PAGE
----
Ahjidah Nur Mohammad arrived in Malaysia last month, after her brother-in-law paid traffickers RM6,000 ringgit (US$1,680) to free her from a house near the Thai-Malaysian border where she was being held after two months at sea. Mohammad has never been to school and she does not know how old she is, perhaps 16. “My brother-in-law brought me here to give me away in marriage,” she says. It’s not what she wants, she admits, but she was happy to escape a grim hand-to-mouth existence in Myanmar where she lived with a bullying stepmother in a small village near Maungdaw in Rakhine State, close to the Bangladesh border. 

“Sometimes mobs would come,” she says. “We couldn’t sleep at night. Sometimes we had to run away and hide.” 

Some neighbours put Mohammad in touch with a broker who put her in a small boat with about 24 other people that departed from Maungdaw. At sea, they joined a larger boat with many more people, but the women and girls were kept in a separate cabin. After being taken ashore to Thailand, they were told to call family and friends to pay the 6,000 ringgit. Mohammad only spent two days at the trafficker’s house before her brother-in-law sent the money. It was just a one-hour walk to the border.

In 2012, violence between Buddhists and Muslims in Myanmar left 200 people dead and many Rohingya villages destroyed. Land and businesses were seized and about 140,000 Rohingya, denied citizenship under legislation passed in 1982 and widely resented in Myanmar, were corralled into squalid camps where curfews were imposed. Tens of thousands have since opted to take their chances with the smugglers.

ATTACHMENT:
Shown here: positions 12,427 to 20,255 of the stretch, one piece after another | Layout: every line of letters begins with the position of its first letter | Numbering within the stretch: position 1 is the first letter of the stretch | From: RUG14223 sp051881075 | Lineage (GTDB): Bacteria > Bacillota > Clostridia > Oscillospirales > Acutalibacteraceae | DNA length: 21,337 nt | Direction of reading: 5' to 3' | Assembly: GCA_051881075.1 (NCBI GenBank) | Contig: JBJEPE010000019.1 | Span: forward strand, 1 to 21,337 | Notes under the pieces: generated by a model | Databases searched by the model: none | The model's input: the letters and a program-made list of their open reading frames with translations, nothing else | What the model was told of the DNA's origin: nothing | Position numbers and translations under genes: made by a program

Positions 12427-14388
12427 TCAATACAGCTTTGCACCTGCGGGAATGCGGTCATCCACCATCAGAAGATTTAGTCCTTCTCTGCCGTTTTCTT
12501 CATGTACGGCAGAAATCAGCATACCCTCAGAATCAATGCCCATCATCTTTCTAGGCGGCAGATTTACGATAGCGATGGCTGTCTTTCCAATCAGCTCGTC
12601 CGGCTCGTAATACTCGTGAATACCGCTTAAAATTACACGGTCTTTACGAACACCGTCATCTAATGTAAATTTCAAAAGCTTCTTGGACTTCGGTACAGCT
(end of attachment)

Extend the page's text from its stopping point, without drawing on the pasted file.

Six months at sea 

Ahmad’s journey provides an indication of just how far-reaching the trade in people has become in Southeast Asia. 

First, he paid a fisherman in Myanmar to take him on the short trip to Bangladesh where he spent three years working odd jobs to earn a living. His father, who had been tortured by the Myanmar military and spent four months in hiding, warned him not to return home. 

“My father told me, ‘You should save your life. Don’t come here, go to Malaysia’,” Ahmad recalled.

He paid about 1,000 ringgit ($280) for the trip to an agent who was connected to his own family through marriage to an aunt. The boat set off from Teknaf in Bangladesh, picking up more passengers along the way to ensure it was as full as possible. The passengers including women and children, Rohingya as well as Bangladeshis, were customers of four different brokers. The traffickers smoothed the ship’s passage by dispensing bribes to local officials and maritime patrols. 

They crossed the Bay of Bengal in just under two months, but when they arrived within a short distance of Thailand’s coastline, the traffickers said they were worried about naval patrols and headed back out to sea. They then spent more than four months at sea, watched over by armed and sometimes brutal guards, and surviving on meagre rations of rice and dried fish. By the time their ordeal came to an end, nearly 30 people had died and been tossed overboard.

Once on land, despite being so weak they could barely walk, the group trudged for almost 24 hours through the jungle to the Thai-Malaysian border. The traffickers threatened and beat those who fell behind. When Thai police stumbled upon the group, they opened fire and during the confusion of the shoot-out, a small group, Ahmad among them, managed to escape. A rubber tapper then put them in touch with someone who, for a fee, could smuggle them to Malaysia. 

After finally arriving in Kuala Lumpur, unlike most new arrivals, Ahmad had no family or friends to call on. He met a good Samaritan in a restaurant who offered him a place to stay.

“I cannot work, I don’t have any money, I cannot go anywhere and I’m afraid of the police,” he said. “But, I do have hope.”

*Not his real name